HOUSTON — When the New York Yankees went back to the visiting clubhouse at Minute Maid Park after their 7-0 victory over the Houston Astros in Game 1 of the American League Championship Series on Saturday night, only one player would be deserving of the championship belt they have been giving out all season: Gleyber Torres.
“We give out that belt after every win and he came up to me before the game and said, ‘I’m getting the belt tonight,'” outfielder Aaron Judge said after the Yankees took a 1-0 lead in the best-of-seven series. “I said, ‘All right, we’ll see about that. I know you’re going to have a good game. But we’ll see.’ He proved it tonight. Just comes in every day, ready to work.”
It was “Gleyber Day” on Saturday as the 22-year-old second baseman continued his postseason heroics in a game that shaped up to be a pitching duel between Masahiro Tanaka and Zack Greinke.
Torres’ fourth-inning RBI double gave the Yankees a lead they would not surrender in their imposing win over the Astros. But he was just getting started.
The Venezuelan-born infielder made it a 2-0 game in the sixth inning with a solo home run to left field, also off Greinke, as he became only the third Yankee with multiple home runs in a single postseason before his 23rd birthday, joining Mickey Mantle (1952 and 1953) and Tony Kubek (1957).
Torres would finish out the evening with five RBIs after a bloop single in the seventh inning and an RBI groundout in the ninth, marking just the third time in postseason history — and first time in the ALCS — a player 22 years old or younger drove in five runs.
It was the second time this postseason Judge had to relinquish the championship belt to Torres, who was on the receiving end during the Yankees’ American League Division Series sweep of the Minnesota Twins after going 3-for-4 with three runs scored, two doubles and a home run in Game 3. Torres is now batting .400 (12-for-30) during an eight-game postseason hitting streak, which dates back to Game 1 of the 2018 ALDS in Boston.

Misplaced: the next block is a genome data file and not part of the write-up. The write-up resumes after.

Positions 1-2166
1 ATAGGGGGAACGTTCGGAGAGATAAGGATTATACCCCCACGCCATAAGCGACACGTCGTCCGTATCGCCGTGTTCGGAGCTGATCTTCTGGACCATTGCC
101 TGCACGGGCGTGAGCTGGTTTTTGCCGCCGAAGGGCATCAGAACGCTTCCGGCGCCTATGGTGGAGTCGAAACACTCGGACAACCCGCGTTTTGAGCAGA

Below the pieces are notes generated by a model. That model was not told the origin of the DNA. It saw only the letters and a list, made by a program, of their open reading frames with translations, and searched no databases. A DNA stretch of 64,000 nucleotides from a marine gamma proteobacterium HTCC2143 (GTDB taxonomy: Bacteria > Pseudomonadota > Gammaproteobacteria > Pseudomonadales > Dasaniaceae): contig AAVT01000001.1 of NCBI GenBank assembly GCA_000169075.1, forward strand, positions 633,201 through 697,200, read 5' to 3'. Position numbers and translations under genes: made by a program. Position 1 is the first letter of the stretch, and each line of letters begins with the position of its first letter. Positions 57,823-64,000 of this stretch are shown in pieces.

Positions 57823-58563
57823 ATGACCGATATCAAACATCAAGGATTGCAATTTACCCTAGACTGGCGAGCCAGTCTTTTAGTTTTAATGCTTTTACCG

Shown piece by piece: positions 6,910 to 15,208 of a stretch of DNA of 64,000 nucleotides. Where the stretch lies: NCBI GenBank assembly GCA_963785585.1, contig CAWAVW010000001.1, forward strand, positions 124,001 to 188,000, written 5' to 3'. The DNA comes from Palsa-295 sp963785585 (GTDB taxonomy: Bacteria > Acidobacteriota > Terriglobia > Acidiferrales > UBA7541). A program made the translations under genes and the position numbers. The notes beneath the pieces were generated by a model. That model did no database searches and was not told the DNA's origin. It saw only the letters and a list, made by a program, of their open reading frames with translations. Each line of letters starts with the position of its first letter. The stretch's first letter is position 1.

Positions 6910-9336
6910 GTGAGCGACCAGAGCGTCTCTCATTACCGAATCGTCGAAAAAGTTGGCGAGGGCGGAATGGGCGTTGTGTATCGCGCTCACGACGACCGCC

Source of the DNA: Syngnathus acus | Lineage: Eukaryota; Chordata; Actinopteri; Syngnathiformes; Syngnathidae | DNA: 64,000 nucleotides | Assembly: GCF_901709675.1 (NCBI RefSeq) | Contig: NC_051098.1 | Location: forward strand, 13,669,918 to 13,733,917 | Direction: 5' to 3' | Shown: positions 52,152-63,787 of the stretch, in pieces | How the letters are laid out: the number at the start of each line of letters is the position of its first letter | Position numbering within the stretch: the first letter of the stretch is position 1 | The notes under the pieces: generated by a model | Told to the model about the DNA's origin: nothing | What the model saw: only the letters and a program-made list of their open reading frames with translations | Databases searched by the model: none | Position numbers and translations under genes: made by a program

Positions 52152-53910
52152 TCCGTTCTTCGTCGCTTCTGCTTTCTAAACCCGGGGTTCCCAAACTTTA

Judge said: “Guy is a gamer. He comes ready to play. That’s the thing I’ve noticed about him, even during the [regular] season. It could be April 1 or it could be Oct. 10, it doesn’t matter. He’s coming ready to play. He’s going to give his all. That’s what you want from your 22-year-old superstar.”
“It was so important to come out of the gate and play the way we did today, especially because of the amount of success the Astros have had in this ballpark,” said third baseman Gio Urshela, who hit one of the Yankees’ three solo homers against Houston. “And to see Gleyber at only 22 doing what he’s doing is not surprising, because it’s what he has done all season for us. He works hard to accomplish what he has accomplished; acts and behaves like a winner.”
“He’s played great all year but this postseason, every time he’s come up, it seems like he’s done something well. Just all around really, really stepped it up,” said first baseman DJ LeMahieu, who went 2-for-4 and had a stellar night on the defensive side of the ball. “That’s hard to do, no matter what your age is. It just doesn’t seem like any moment is too big for him.”
For Tanaka, it was his first taste of success at Minute Maid Park, where he has a record of 0-1 with a 5.73 ERA in four regular-season starts. Including the postseason, he was 0-2 with a 5.14 ERA in five starts at Houston.
Tanaka set the tone against the powerful Astros lineup by pitching six scoreless innings, lowering his career postseason ERA to 1.32 over 41 innings pitched. Hall of Famer Mariano Rivera holds the team and MLB records for career postseason ERA at 0.70, with Tanaka now in second place on the Yankees’ list (minimum 40 innings pitched).
The 30-year-old right-hander’s ERA now ranks third in postseason history among pitchers with at least 40 postseason innings (since earned runs became official in 1913), behind only Rivera and fellow Hall of Famer Sandy Koufax (0.95 ERA).
“Masahiro set the tone; he was pretty unhittable,” said outfielder Brett Gardner, who had a solid night on defense but went 0-for-4 with two strikeouts. “It was a lot of fun to sit back there behind him on defense, and in the outfield we didn’t have a whole lot to do. You could tell early on, [Tanaka] was locked in, when he’s able to throw his off-speed stuff for strikes and get ahead and keep guys off balance, so he’s as good as it gets.”
Gardner added: “It took us a little while to get going, but some guys came through in some big spots, a couple of homers. And obviously Gleyber doing a great job, just continues to have great at-bat after great at-bat. It’s just great to come in here and get the first game and come back here tomorrow and then try and do the same thing.”
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